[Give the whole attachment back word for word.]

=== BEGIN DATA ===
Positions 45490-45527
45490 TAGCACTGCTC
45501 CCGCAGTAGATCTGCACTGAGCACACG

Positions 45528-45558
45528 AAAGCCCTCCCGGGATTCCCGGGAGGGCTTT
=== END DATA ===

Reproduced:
Positions 45490-45527
45490 TAGCACTGCTC
45501 CCGCAGTAGATCTGCACTGAGCACACG

Positions 45528-45558
45528 AAAGCCCTCCCGGGATTCCCGGGAGGGCTTT